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Diwali 2011: Celebrating the Festival of Lights (PHOTOS)

First Posted: 10/20/2011 4:53 pm   Updated: 12/19/2011 4:12 am

Diwali, also known as Deepavali, is celebrated in the Hindu calendar months of Ashwin and Kartika, and in the western calendar on Oct. 26, 2011.

Diwali is a joyful, festive occasion for all who celebrate in India and throughout the diaspora. For many in the Hindu community, Diwali is also the beginning of a new year. A common greeting is Shubh Diwali (Happy Diwali).

Sacred to Hindus, Sikhs and Jains, the celebration of Diwali symbolizes the victory of good over evil, light over darkness and knowledge over ignorance. In the Hindu tradition, Diwali commemorates the return of Lord Rama, Sita and Lakshmana to their kingdom Ayodhya after defeating the demon king Ravana. This story is recounted in the ancient Sanskrit epic, Ramayana. In the Sikh tradition, Diwali, known as Bandi Chhor Divas ('prisoner release day'), is celebrated to mark the release of the sixth Guru Hargobind from imprisonment by the Mughals. Jains celebrate Diwali as the day when Lord Mahavira, the leader who laid down the central tenets of Jainism, attained enlightenment.

Also known as the festival of lights, in most parts of the world Diwali will be celebrated for one day on Oct 26, 2011 with people cleaning and decorating their homes, visiting temples, lighting lamps, conducting special prayers and gathering with family and community.

in India, however, Diwali celebrations are spread over five days. The first day is Dhanteras during which most Hindus buy gold and other precious metals with the belief that it will invoke prosperity. The second day is Naraka Chaturdashi and according to legend, it was on this day that Lord Krishna defeated the demon Narakasura. In many places, this day is also known as chhoti diwali ('small' Diwali) when Hindus make rangolis (colorful floor decorations made of rice or sand) and buy clothes, sweets and other delicacies. This is the major day of celebration in many parts of South India.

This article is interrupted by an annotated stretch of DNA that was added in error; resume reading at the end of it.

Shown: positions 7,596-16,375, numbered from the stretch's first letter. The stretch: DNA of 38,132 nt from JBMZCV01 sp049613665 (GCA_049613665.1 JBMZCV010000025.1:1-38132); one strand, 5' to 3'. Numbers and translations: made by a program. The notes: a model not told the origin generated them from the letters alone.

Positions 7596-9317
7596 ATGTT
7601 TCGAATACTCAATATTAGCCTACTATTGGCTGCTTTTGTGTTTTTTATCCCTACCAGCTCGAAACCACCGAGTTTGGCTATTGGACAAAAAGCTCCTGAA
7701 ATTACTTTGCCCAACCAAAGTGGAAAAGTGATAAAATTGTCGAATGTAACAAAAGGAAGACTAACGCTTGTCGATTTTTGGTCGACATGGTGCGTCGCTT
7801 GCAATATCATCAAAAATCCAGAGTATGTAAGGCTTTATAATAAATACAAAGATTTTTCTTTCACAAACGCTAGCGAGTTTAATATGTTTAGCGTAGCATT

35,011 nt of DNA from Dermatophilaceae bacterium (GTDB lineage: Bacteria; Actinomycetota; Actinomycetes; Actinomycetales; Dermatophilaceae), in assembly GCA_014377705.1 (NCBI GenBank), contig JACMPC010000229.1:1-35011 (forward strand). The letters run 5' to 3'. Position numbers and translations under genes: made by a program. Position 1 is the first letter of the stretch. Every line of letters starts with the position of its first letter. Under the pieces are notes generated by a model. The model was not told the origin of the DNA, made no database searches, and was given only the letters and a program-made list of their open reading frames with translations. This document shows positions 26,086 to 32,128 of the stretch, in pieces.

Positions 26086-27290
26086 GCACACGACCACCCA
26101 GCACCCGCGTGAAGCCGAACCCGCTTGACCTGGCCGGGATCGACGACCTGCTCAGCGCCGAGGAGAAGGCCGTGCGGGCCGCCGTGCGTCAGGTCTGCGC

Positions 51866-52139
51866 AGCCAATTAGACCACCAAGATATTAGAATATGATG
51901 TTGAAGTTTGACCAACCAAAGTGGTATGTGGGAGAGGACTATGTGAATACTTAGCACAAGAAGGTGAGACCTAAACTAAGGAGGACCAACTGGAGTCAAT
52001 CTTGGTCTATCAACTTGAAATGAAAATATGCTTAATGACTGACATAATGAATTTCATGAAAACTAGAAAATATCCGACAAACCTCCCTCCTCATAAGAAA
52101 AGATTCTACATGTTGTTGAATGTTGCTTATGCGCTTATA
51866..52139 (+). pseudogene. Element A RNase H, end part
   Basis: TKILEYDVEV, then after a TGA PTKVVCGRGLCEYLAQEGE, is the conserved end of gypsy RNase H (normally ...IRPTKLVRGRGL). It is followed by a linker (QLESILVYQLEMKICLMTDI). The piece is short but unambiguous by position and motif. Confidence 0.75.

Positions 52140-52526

On the third day, Lakshmi, the Goddess of wealth and prosperity, is worshipped. This is the major day of Diwali celebrations in most parts of India when many Hindus visit each other's homes, light diyas and set off firecrackers. The fourth day is Govardhan Puja during which Hindus worship Lord Krishna, pay special respect to cows and express appreciation for nature and food. The fifth day is Bhaiduj when brothers and sisters express their love and affection for each other.

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The word Diwali, comes from the Sankrit Deepavali, meaning rows of light. Lighting diyas or clay lamps is an important Diwali tradition. In this photo, a Sri Lankan Tamil devotee offer prayers while holding an oil lamp during Diwali, or the festival of lights, at a Hindu temple in Colombo on October 26, 2011. The Hindu festival of light, Diwali, marks the homecoming of the God Lord Ram after vanquishing the demon king Ravana and symbolises taking people from darkness to light in the victory of good over evil. (Ishara S.KODIKARA/AFP/Getty Images)
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Filed by Jahnabi Barooah  |